Spending Law Extends Pre-Deductible Telehealth Coverage Through 2022

SHRM asked congressional leaders to restore expired relief

Stephen Miller, CEBS By Stephen Miller, CEBS March 16, 2022
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Spending Law Extends Pre-Deductible Telehealth Coverage Through 2022

On March 15, President Joe Biden signed legislation that restores to employers the option of providing pre-deductible coverage of telehealth services for people with high-deductible health plans (HDHPs), including those that are linked to health savings accounts (HSAs), for the months of April through December 2022.

The relief is included in the Consolidated Appropriations Act, 2022, a $1.5 billon omnibus spending measure that touches on numerous legislative matters.

The Coronavirus Aid, Relief, and Economic Security (CARES) Act, signed into law in March 2020, allowed HSA-eligible health plans to provide pre-deductible coverage for telehealth services, but only through 2021. Normal cost-sharing was still allowed for telehealth visits, such as through co-pays that the plan may require after the deductible is paid.

The vast majority of employer-sponsored HDHPs with HSAs elected to cover telehealth services on a pre-deductible basis—83 percent of fully insured plans and 81 percent of self-insured plans, according to a study from the trade group America's Health Insurance Plans.

A Gap Through March 2022

Brian Gilmore, lead benefits counsel at Newfront, an insurance and financial services firm in San Francisco, wrote that "the practical effect of the relief is that HDHPs may choose to waive the deductible for any telehealth services from April 2022-December 2022 without causing participants to lose HSA eligibility. The provision is optional—HDHPs are not required to waive the deductible that would otherwise apply to non-preventive telehealth services."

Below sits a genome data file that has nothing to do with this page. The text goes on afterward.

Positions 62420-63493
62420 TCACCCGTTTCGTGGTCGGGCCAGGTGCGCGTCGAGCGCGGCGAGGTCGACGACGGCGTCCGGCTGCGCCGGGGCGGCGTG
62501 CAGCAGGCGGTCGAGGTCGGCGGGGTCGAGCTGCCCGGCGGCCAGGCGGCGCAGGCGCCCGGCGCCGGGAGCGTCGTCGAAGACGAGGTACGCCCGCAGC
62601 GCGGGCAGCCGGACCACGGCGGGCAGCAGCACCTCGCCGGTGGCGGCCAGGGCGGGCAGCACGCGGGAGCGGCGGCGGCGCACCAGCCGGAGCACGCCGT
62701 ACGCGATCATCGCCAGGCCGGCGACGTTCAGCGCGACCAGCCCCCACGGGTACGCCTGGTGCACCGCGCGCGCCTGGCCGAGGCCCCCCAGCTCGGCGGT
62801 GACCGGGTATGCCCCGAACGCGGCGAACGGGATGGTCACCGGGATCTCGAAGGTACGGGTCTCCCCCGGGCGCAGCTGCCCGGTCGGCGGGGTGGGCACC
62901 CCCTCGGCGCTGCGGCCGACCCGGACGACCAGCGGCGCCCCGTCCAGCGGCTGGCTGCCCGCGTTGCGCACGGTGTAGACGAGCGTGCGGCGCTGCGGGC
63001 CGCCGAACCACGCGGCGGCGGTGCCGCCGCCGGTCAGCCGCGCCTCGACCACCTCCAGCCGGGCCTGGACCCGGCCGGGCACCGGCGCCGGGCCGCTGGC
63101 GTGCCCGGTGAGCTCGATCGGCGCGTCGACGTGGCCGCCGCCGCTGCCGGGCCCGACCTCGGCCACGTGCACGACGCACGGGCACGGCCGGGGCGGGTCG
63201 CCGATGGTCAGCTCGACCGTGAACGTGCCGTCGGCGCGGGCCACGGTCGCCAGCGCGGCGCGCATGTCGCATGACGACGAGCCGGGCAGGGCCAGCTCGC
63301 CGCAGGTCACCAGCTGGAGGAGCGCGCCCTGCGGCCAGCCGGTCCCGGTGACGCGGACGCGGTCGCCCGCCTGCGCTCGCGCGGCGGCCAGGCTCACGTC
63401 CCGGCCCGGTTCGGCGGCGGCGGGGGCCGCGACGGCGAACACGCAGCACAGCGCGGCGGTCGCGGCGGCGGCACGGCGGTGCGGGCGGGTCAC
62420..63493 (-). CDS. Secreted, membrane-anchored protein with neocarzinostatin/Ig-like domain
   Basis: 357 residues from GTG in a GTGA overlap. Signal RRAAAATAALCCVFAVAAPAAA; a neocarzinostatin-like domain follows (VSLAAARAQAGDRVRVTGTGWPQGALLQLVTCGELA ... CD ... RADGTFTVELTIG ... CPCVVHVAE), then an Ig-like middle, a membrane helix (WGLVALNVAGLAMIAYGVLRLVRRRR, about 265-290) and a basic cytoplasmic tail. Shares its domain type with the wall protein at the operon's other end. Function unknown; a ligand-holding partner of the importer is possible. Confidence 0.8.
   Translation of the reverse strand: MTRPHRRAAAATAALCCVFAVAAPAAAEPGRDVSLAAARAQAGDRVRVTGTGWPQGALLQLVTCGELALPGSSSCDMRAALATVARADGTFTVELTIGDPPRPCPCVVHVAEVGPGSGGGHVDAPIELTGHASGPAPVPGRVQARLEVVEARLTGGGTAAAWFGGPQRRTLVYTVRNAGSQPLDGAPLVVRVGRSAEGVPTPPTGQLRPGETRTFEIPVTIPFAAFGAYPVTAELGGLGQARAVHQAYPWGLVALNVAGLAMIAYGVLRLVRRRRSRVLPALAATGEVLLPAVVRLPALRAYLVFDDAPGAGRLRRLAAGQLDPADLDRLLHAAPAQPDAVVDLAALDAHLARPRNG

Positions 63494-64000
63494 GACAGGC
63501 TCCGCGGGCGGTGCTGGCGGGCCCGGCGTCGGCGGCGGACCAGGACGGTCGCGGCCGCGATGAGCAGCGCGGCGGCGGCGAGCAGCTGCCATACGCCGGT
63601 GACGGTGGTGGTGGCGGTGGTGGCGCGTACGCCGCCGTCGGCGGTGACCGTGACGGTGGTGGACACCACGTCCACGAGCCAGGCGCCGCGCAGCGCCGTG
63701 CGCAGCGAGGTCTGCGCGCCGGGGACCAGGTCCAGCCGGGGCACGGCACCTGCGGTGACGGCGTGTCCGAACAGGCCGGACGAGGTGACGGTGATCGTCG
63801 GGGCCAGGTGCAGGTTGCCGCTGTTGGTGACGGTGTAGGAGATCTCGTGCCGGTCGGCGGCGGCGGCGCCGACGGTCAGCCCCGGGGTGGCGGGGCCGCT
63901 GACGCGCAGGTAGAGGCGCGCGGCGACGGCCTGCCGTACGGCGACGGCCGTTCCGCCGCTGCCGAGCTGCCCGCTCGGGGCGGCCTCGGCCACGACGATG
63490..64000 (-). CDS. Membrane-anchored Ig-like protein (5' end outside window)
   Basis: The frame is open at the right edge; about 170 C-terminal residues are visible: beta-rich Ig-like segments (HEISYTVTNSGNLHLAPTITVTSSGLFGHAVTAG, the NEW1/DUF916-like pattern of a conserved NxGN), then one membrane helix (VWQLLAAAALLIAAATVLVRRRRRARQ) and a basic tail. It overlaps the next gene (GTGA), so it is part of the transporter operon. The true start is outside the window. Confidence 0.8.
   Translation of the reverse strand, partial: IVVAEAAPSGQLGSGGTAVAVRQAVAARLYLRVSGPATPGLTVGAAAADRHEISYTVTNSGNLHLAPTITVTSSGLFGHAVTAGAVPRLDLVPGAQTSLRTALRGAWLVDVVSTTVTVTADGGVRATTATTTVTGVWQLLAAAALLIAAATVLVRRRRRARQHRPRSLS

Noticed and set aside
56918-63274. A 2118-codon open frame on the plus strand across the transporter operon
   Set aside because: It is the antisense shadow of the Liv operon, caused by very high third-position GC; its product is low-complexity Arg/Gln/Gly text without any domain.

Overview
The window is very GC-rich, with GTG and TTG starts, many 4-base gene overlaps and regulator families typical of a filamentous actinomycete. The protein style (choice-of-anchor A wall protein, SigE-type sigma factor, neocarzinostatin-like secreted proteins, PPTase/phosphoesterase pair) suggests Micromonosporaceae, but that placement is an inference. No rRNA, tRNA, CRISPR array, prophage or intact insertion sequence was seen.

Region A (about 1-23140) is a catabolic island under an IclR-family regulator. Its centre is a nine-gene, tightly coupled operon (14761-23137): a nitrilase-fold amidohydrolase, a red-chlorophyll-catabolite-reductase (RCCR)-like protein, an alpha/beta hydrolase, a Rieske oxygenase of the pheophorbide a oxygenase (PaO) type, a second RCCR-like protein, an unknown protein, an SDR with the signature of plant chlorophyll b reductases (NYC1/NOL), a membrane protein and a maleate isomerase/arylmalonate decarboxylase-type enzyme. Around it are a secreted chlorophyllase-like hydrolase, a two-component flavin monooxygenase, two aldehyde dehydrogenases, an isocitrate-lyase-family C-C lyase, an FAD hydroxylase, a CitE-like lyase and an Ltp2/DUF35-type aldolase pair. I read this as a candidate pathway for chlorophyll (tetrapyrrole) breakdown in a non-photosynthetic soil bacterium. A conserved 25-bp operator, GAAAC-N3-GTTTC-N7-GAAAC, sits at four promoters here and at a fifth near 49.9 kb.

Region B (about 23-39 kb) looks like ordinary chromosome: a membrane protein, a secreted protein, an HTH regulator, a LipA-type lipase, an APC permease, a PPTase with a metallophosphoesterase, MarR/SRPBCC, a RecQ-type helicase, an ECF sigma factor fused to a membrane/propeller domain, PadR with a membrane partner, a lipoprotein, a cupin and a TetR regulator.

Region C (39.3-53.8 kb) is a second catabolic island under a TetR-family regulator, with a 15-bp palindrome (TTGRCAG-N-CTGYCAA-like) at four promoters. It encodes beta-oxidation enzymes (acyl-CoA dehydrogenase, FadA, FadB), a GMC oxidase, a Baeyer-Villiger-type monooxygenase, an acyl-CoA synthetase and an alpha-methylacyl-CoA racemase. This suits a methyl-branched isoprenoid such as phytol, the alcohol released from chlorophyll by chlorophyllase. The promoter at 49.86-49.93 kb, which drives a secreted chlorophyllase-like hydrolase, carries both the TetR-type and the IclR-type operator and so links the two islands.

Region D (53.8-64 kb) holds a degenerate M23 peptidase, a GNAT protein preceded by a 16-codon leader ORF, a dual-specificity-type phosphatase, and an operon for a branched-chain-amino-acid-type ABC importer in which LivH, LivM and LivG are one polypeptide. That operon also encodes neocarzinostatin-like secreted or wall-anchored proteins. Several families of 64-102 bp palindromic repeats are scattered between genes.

He added, "for employers with a calendar plan year, this leaves an unfortunate gap from January 2022 through March 2022 without any telehealth relief in place. Non-preventive telehealth services provided during this three-month period must still be subject to the HDHP deductible to avoid disrupting a participant's HSA eligibility. … Nonetheless, the short extension may still provide significant relief for the remainder of the year to HDHP participants now relying more heavily on telehealth services since the onset of the pandemic."

Tripp VanderWal, an attorney with law firm Miller Johnson in Grand Rapids, Mich., wrote that "for HDHPs with noncalendar year plans that take advantage of the extended relief, the HDHP will need to make a midyear change to subject non-COVID-19-related (or non-ACA-required preventive care) telemedicine visits on or after Jan. 1, 2023 to the [tax code's] minimum deductible requirements (unless the relief is again extended)."

He expects "that this extended relief will be welcome by most employer-sponsors of HDHPs that also offer a telemedicine benefit (but also frustrating that the extension of the relief is temporary)."

SHRM Sought Relief Extension

In January, the Society for Human Resource Management (SHRM) wrote to Democratic and Republican leaders of the U.S. House of Representatives and Senate urging them to restore pre-deductible coverage of telehealth services.

"Congress should reinstate pre-deductible telehealth services for high-deductible health plans and health savings accounts in the upcoming spending bill," urged the letter, signed by Emily M. Dickens, SHRM's chief of staff, head of government affairs and corporate secretary. The letter was sent to Speaker of the House Nancy Pelosi, D-Calif.; House Minority Leader Kevin McCarthy, R-Calif.; Senate Majority Leader Chuck Schumer, D-N.Y.; and Senate Minority Leader Mitch McConnell, R-Ky.

"Improved access to telehealth allows employees to access health care options at their convenience and expands the services and providers available to them," SHRM told congressional leaders. "First-dollar coverage benefits employees because it allows health insurance providers to cover telehealth services without a patient having to first pay their co-pay or deductible."

SHRM research reported that 43 percent of organizations expanded telehealth services throughout the COVID-19 pandemic, the letter noted.

Related SHRM Articles:

Navigating the Next Generation of Telehealth, SHRM Online, February 2022

Virtual Mental Health Care Presents Opportunities—and Potential Risks, SHRM Online, February 2022


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